Revenue Management in a Franchised Environment

By Mark Masuda Vice President of Sales & Marketing , AmericInn | October 05, 2014

Revenue management is usually characterized as selling the right product to the right customer at the right time for the right price. That's a lot of rights! While revenue management is certainly a big idea and it's easy to understand how it could be scary for hoteliers who are not used to thinking about pricing strategies, it's absolutely critical for any owner or operator to understand the basics of even the simplest of pricing strategies-particularly in an industry rife with perishable inventory, advanced bookings, high competition, and wide swings in supply and demand driven by a myriad of variables.

Even if you have chosen not to utilize a holistically-integrated, high-technology revenue management system, you can still embrace the discipline of revenue management to maximize your profit.

For us at AmericInn, the concept of revenue management is at the core of our operational goals; it is a fundamental philosophy we attempt to teach all our franchisees. Best of all, we have learned ways to implement an RM strategy that works: in 2014, we have seen an above-average increase in REVPAR year to date as a result of our RM strategies and tools. We believe in revenue management and we believe it works.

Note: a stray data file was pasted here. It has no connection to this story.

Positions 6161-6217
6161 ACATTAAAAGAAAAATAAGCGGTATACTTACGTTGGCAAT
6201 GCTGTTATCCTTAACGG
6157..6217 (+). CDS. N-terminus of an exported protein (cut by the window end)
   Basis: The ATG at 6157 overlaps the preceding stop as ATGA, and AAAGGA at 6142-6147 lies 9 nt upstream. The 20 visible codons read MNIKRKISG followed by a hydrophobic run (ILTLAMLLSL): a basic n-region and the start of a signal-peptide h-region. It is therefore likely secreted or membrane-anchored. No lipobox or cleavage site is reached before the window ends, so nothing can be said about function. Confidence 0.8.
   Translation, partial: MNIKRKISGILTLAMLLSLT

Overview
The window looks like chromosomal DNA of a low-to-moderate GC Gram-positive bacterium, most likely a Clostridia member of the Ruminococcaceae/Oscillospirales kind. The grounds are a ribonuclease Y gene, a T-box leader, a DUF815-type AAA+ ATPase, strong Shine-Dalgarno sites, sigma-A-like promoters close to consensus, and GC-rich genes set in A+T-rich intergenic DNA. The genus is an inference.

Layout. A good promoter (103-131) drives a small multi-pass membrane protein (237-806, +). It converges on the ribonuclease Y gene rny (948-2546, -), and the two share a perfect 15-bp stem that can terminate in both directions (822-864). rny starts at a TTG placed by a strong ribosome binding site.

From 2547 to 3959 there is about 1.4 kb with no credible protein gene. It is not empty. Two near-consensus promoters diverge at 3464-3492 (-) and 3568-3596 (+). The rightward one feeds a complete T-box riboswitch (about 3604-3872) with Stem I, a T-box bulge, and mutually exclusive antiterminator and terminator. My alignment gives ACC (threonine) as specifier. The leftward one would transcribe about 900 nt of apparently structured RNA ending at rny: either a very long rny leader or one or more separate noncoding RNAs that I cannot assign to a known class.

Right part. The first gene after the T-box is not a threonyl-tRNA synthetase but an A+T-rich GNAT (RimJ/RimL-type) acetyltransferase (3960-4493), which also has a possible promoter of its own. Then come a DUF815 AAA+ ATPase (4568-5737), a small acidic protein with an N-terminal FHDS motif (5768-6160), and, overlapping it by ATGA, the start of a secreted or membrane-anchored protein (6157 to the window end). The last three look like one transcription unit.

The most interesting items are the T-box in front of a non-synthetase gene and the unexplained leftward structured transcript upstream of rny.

The History of Revenue Management

The fundamentals of revenue management started in the airline industry and specifically at British Airways. The airline tested "earlybird" discounts to stimulate demand for seats that would otherwise fly empty. Under the leadership of British Airways CEO Robert Crandall, American Airlines took the concept a step further and integrated databased analytics to maximize revenue through inventory control strategies. Crandall was friends with J.W. "Bill" Marriott, Jr., CEO of Marriott International and the two worked together to bring revenue management philosophies into the hotel business as well.

Marriott invested in automated revenue management systems that provided daily forecasts and inventory recommendations for each of its 160,000 rooms at its Marriott, Courtyard Marriott, and Residence Inn brands. Marriott's system also forecast guest booking patterns by price and length of stay enabling them to offer targeted discounts to price-sensitive market segments based on demand.

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